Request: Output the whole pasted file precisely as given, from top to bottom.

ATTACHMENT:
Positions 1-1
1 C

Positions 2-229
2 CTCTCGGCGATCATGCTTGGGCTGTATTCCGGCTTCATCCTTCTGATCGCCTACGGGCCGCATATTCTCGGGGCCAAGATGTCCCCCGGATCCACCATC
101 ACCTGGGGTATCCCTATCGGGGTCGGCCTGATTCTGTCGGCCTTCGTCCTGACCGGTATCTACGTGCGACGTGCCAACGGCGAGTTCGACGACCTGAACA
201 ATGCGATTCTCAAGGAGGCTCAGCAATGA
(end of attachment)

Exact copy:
Positions 1-1
1 C

Positions 2-229
2 CTCTCGGCGATCATGCTTGGGCTGTATTCCGGCTTCATCCTTCTGATCGCCTACGGGCCGCATATTCTCGGGGCCAAGATGTCCCCCGGATCCACCATC
101 ACCTGGGGTATCCCTATCGGGGTCGGCCTGATTCTGTCGGCCTTCGTCCTGACCGGTATCTACGTGCGACGTGCCAACGGCGAGTTCGACGACCTGAACA
201 ATGCGATTCTCAAGGAGGCTCAGCAATGA